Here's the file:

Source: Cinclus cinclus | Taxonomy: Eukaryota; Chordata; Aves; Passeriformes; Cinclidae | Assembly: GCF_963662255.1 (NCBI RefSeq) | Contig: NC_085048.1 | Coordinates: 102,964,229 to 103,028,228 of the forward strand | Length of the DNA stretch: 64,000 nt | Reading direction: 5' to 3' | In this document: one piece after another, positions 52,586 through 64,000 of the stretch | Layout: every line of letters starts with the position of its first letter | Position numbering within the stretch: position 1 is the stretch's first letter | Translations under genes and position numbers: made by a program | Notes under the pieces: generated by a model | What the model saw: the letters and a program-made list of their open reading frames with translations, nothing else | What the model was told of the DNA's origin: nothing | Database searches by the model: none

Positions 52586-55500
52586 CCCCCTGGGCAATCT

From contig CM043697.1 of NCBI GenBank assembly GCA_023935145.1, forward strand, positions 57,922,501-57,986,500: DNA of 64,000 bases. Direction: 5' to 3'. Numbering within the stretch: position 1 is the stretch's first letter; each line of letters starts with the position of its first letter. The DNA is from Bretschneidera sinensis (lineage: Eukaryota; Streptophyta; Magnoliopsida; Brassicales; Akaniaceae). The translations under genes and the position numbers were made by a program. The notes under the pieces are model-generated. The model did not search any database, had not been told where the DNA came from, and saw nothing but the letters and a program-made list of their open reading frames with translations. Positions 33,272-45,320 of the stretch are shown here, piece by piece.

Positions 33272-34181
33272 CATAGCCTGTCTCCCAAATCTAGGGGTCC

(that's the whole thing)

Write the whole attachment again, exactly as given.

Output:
Source: Cinclus cinclus | Taxonomy: Eukaryota; Chordata; Aves; Passeriformes; Cinclidae | Assembly: GCF_963662255.1 (NCBI RefSeq) | Contig: NC_085048.1 | Coordinates: 102,964,229 to 103,028,228 of the forward strand | Length of the DNA stretch: 64,000 nt | Reading direction: 5' to 3' | In this document: one piece after another, positions 52,586 through 64,000 of the stretch | Layout: every line of letters starts with the position of its first letter | Position numbering within the stretch: position 1 is the stretch's first letter | Translations under genes and position numbers: made by a program | Notes under the pieces: generated by a model | What the model saw: the letters and a program-made list of their open reading frames with translations, nothing else | What the model was told of the DNA's origin: nothing | Database searches by the model: none

Positions 52586-55500
52586 CCCCCTGGGCAATCT

From contig CM043697.1 of NCBI GenBank assembly GCA_023935145.1, forward strand, positions 57,922,501-57,986,500: DNA of 64,000 bases. Direction: 5' to 3'. Numbering within the stretch: position 1 is the stretch's first letter; each line of letters starts with the position of its first letter. The DNA is from Bretschneidera sinensis (lineage: Eukaryota; Streptophyta; Magnoliopsida; Brassicales; Akaniaceae). The translations under genes and the position numbers were made by a program. The notes under the pieces are model-generated. The model did not search any database, had not been told where the DNA came from, and saw nothing but the letters and a program-made list of their open reading frames with translations. Positions 33,272-45,320 of the stretch are shown here, piece by piece.

Positions 33272-34181
33272 CATAGCCTGTCTCCCAAATCTAGGGGTCC